EDITOR’S NOTE: This is another installment in a series of columns highlighting the area’s agricultural community.
As a young child growing up in New York Mills, I can remember my elementary school classmates looking at me sideways when I would share my weekend and summertime experiences visiting the various dairy farms that my uncles and grandparents operated.
My classmates gave me those unusual looks because they had never been on a farm before and had no clue where all of our dairy products came from and how they were made. It was because of this, my mom set up a field trip for my first grade class to visit my Uncle Irv Hobin’s Farm in Holland Patent.
The significance of that fun, informative, and brief experience from 45 years ago that taught my elementary classmates about the importance of agriculture has always stuck with me. Even though my family and career paths took me a little bit away from my love for farming during my 20’s, 30’s, and 40’s – I never forgot those memorable years, and I have always promoted all aspects of agriculture any chance that I could. As some of you may know, my wife, Tammy, spent several years as a young child living on the Humphreys Dairy Farm in New Hartford with her foster parents, Brymer and Wendy Humphreys – so she too, developed the love for animals and farms at a very young age.
Now, as we approach the sixth year of running our own beef cow farm, Tammy and I take every opportunity to educate people, especially children, about the different kinds of farms that are out there — along with promoting all of the nutritional benefits from the farms here in Oneida County. This past week, we welcomed a field trip from the New York Mills Summer Park Program to our farm in Holland Patent. Nearly all of the 15 kids that attended had never been on a farm before.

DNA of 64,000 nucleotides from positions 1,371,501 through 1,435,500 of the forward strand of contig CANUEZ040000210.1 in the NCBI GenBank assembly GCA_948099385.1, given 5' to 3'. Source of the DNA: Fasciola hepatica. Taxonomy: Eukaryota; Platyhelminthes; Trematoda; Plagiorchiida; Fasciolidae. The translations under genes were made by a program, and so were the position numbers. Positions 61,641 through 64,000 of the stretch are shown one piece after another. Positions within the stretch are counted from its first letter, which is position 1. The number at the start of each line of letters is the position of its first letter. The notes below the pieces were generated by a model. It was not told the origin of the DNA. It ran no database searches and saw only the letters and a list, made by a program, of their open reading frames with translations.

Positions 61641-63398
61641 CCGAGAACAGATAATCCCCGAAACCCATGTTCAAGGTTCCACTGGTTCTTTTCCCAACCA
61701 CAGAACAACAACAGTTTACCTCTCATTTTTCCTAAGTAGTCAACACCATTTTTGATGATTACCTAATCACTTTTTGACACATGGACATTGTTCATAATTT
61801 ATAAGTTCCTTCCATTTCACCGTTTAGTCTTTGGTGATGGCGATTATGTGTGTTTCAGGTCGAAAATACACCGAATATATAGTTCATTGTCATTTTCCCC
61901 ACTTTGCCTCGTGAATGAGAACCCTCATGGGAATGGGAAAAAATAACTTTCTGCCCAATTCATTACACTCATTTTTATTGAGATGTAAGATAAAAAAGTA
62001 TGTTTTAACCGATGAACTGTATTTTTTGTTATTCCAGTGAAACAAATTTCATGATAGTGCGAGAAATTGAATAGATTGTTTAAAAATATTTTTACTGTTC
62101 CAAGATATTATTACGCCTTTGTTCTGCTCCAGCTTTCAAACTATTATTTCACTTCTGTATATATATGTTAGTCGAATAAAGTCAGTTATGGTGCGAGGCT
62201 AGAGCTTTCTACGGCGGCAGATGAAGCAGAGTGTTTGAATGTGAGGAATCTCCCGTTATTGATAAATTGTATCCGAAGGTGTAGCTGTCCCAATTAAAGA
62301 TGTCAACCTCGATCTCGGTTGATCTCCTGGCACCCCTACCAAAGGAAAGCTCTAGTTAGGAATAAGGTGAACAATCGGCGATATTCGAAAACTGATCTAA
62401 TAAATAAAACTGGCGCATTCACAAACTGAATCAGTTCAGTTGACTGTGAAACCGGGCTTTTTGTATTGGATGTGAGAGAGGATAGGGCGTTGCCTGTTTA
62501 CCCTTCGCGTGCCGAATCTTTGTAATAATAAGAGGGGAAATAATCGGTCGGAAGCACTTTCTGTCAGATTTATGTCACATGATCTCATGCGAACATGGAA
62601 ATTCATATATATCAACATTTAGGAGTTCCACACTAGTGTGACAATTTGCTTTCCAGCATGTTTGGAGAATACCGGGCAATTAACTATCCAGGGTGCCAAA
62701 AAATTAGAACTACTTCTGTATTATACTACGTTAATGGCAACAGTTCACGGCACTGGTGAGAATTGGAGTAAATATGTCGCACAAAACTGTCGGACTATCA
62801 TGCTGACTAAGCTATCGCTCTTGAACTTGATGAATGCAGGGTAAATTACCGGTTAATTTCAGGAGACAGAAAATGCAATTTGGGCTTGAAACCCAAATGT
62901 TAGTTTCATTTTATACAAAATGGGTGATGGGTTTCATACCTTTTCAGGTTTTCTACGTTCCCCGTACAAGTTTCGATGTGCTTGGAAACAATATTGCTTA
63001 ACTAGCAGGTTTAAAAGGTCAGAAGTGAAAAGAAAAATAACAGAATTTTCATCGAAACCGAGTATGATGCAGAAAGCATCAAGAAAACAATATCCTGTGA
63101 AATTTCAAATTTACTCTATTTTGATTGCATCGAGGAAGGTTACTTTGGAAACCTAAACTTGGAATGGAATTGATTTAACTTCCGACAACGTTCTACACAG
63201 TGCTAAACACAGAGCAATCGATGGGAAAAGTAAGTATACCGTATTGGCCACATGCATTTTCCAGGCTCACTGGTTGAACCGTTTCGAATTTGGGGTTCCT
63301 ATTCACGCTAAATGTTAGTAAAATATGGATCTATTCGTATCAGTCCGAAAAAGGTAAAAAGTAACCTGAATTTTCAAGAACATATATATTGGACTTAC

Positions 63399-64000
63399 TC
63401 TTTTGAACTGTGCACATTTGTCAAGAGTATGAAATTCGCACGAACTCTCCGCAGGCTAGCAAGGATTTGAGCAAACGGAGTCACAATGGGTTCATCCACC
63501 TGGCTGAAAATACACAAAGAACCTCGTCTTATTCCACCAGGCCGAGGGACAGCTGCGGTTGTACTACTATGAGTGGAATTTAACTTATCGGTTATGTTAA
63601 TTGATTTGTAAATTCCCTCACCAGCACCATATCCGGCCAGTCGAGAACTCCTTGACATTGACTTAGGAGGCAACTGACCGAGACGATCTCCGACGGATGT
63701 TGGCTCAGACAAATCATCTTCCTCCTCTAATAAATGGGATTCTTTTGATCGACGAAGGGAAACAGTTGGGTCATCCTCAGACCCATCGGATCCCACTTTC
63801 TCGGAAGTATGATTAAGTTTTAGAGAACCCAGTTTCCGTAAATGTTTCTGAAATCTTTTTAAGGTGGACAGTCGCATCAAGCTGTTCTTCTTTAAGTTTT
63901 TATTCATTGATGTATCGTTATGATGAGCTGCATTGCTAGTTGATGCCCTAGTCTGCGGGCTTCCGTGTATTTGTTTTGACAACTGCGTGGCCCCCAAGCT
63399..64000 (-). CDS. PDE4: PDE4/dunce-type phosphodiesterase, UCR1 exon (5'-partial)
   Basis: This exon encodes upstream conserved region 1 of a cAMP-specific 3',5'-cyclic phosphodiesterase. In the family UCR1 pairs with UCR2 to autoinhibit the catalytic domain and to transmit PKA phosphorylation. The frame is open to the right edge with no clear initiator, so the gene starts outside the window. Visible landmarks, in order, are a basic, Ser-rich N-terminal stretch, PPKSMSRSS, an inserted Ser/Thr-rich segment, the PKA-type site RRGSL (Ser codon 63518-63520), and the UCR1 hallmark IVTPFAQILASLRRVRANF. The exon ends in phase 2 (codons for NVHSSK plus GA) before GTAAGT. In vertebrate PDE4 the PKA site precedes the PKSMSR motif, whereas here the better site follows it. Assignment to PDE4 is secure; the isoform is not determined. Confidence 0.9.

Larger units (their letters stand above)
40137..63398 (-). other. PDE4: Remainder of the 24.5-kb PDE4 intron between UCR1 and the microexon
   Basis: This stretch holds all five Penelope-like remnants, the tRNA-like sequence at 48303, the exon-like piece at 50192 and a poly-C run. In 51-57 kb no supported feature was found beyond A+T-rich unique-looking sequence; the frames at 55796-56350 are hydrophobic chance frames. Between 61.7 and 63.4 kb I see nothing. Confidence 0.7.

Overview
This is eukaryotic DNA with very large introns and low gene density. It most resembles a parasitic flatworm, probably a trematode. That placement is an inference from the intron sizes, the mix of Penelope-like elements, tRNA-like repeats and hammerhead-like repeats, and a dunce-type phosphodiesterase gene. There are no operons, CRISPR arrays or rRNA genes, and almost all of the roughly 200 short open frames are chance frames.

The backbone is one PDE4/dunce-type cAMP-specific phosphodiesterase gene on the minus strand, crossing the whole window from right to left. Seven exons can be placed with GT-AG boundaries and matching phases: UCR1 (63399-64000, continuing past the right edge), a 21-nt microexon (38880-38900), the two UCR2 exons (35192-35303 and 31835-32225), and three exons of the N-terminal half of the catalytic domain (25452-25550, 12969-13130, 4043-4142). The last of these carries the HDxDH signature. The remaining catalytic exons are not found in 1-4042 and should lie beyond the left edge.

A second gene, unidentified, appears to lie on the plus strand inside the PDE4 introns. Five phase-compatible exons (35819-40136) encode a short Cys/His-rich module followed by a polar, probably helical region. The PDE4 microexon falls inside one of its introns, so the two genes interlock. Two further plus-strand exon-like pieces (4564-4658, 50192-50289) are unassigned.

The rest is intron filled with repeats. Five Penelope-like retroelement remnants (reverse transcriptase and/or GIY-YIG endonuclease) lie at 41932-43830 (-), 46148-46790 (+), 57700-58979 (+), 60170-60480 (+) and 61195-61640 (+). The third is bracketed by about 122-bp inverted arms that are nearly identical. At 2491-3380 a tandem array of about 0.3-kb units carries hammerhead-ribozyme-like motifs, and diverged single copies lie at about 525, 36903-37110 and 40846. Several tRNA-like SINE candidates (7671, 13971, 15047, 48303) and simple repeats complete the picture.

It was quite comical to watch the kids step off of the bus and immediately pinch their noses, asking “what is that smell?”
For the next three hours, the kids were introduced to our herd of Hereford, Red Angus, and Wagu cattle. We talked about what we feed our cows along with the various stages of raising them. They then met our miniature horses, our Suffolk Punch draft horse “Willie,” our chickens and roosters, our cats, and of course – our dogs.
The highlight of any trip to the farm is a hay ride. Our good friend and neighboring farmer, Ben Simons, provided a tractor-pulled wagon ride through the valley with a fun and informative drive through and stop at the Finndale Farms, where the kids learned about dairy farms as well as how and where our milk and dairy products come from. The kids also got to meet brothers Travis and Troy Finn; we thank them for graciously allowing us to stop by.
Although the hay ride was the highlight of the trip, the ice cream sandwiches were also a hit!
— For comments or suggestions on the Farming in Central New York series of articles, e-mail Daily Sentinel
photojournalist John Clifford at jclifford@RNYmedia.com.